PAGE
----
Posted on 17 Comments

What Is Your Dress Code Personality?

Who Are You Really?

Three quarter frontal standing pose.In yesterday’s guest post, Glenda Harrison, said something that, in my opinion, goes to the core of personal style. “The key to living an inspired life is knowing thyself.” Knowing yourself is the first step to reach your style aspirations. Though it may be somewhat of a challenge for people who are blind or have vision loss this is not impossible.

Lifestyle is a major attribute to your dress code personality. If you live on a ranch and are an outdoorsy type individual, you probably wouldn’t be walking around in, say, heels, dress, clutch, and accessories on a day-to-day basis. That doesn’t mean you’re not interested in wearing this type of clothing it’s more that your lifestyle is one where a more casual, relaxed outfit rules the day.

Another characteristic that influences our style is disability or physical inability. For those of us who are blind or vision impaired our disability may require us to use a white cane, guide dog or other tools to enable us to live independently.

As we know, disabilities are not defined by just physical limitations. While we have a long way to go, the push on universal design, which takes into consideration the needs of everyone, it is my hope that one day we will also reach universal acceptance. But back to what I was saying…

Three quarter sitting pose.

Wearing clothing that fits well and in colors that are flattering to you is only the beginning of reaching or reinventing your style. Because there are so many categories of apparel and numerous types within each category, this post will easily become a series to continue our conversation on what works best for you.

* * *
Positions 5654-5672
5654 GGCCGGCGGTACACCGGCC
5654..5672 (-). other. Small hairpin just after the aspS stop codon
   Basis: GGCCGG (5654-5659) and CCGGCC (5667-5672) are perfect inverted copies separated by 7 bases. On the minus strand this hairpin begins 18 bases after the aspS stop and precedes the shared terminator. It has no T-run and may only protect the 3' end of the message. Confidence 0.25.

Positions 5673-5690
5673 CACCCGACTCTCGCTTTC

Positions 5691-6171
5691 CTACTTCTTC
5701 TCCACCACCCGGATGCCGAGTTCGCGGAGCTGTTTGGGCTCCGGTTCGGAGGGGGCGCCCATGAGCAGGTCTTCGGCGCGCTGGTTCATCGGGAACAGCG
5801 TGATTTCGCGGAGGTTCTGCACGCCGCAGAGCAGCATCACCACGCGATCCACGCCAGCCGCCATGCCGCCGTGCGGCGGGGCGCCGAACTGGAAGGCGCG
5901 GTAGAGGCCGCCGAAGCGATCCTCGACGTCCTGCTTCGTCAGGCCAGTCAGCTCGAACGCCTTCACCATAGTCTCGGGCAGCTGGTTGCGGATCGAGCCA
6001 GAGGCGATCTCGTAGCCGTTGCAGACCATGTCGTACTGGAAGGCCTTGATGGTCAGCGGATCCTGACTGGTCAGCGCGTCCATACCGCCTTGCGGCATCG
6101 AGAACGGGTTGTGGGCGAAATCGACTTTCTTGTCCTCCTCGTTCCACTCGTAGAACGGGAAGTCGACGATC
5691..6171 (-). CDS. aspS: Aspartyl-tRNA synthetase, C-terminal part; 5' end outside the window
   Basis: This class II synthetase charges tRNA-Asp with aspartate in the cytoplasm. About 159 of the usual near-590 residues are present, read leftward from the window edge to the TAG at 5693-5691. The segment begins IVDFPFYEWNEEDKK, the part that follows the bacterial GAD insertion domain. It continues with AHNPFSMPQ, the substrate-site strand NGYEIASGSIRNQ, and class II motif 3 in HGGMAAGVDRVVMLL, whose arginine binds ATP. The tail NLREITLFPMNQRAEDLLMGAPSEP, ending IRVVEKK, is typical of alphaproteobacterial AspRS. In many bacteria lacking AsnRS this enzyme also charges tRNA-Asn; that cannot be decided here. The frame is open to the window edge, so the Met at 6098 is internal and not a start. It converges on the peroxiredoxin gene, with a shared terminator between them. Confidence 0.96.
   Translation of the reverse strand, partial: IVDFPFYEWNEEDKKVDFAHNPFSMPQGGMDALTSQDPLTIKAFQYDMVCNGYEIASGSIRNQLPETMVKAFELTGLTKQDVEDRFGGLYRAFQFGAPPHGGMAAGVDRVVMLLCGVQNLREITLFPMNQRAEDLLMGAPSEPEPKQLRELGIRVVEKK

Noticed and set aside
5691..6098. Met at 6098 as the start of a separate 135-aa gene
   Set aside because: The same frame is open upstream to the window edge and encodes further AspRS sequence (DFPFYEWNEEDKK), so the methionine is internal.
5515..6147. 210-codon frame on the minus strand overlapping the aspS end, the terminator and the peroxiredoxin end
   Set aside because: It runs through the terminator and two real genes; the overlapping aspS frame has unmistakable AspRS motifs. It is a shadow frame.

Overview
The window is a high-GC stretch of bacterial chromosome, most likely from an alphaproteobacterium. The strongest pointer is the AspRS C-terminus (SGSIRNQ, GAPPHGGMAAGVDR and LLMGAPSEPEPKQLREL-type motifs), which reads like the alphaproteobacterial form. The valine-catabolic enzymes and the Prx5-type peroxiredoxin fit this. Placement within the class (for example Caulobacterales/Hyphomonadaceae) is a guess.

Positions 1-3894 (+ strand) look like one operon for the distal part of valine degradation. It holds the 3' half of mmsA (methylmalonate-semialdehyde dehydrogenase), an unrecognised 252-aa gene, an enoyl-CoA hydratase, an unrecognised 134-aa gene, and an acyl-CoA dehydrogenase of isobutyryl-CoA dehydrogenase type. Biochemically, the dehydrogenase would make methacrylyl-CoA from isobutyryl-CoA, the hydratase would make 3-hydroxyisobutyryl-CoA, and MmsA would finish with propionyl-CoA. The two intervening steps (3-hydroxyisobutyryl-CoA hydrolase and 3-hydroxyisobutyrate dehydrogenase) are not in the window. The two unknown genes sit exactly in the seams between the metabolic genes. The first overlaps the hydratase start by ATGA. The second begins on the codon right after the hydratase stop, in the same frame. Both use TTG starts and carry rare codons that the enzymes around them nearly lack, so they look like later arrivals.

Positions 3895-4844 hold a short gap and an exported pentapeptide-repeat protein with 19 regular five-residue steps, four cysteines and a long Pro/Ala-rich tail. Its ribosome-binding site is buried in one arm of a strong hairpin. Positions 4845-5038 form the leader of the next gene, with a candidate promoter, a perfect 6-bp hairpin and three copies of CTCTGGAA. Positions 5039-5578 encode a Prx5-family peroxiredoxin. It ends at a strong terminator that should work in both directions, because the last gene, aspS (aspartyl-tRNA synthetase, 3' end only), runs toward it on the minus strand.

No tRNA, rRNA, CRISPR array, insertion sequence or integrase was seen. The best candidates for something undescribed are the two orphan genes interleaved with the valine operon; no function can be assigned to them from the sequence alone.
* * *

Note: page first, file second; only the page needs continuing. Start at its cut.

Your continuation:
Skirts & Shirts

To give you a brief overview of what I’m talking about let’s take skirts for example. They range from pleated, A-line, flounce, handkerchief, wrap, to slit, straight, trumpet, pencil, and more.

So to complete an outfit with a skirt you would need to pair it with a top right? Well within the category of tops, just like skirts, there are many from which to choose.

Given that there are so many different types of skirts and tops the combination of looks you can acquire is practically unlimited. Additionally, when you throw in fabric type, colors, prints, layering pieces, and accessories you’ve increased these combinations exponentially.

Rear standing pose.

It stands to reason then, that when we are looking at developing our personal style, we would want to choose those pieces in fabrics that work best for us and make us feel good. As I’ve said before and I will continue to say – style is personal to the individual and it does NOT follow rules.

I’ve seen articles on my body shape (the pear) where some stylists say that pencil skirts are not appropriate for this frame. I disagree. Admittedly I am hippy (always have been) however my hips have always been one of my best features and pencil skirts my hip’s best friend.

Another rear standing pose.

In the photos included with today’s post I am wearing a charcoal gray pencil skirt with a chambray shirt. My navy T-strap slingback heels with gray and burgundy bucket bag complement the colors in my top and skirt. I finished off this look with a bold bib style faux pearl statement necklace, cuff bracelet and earrings.

  • Chambray Shirt | Old Navy (similar HERE)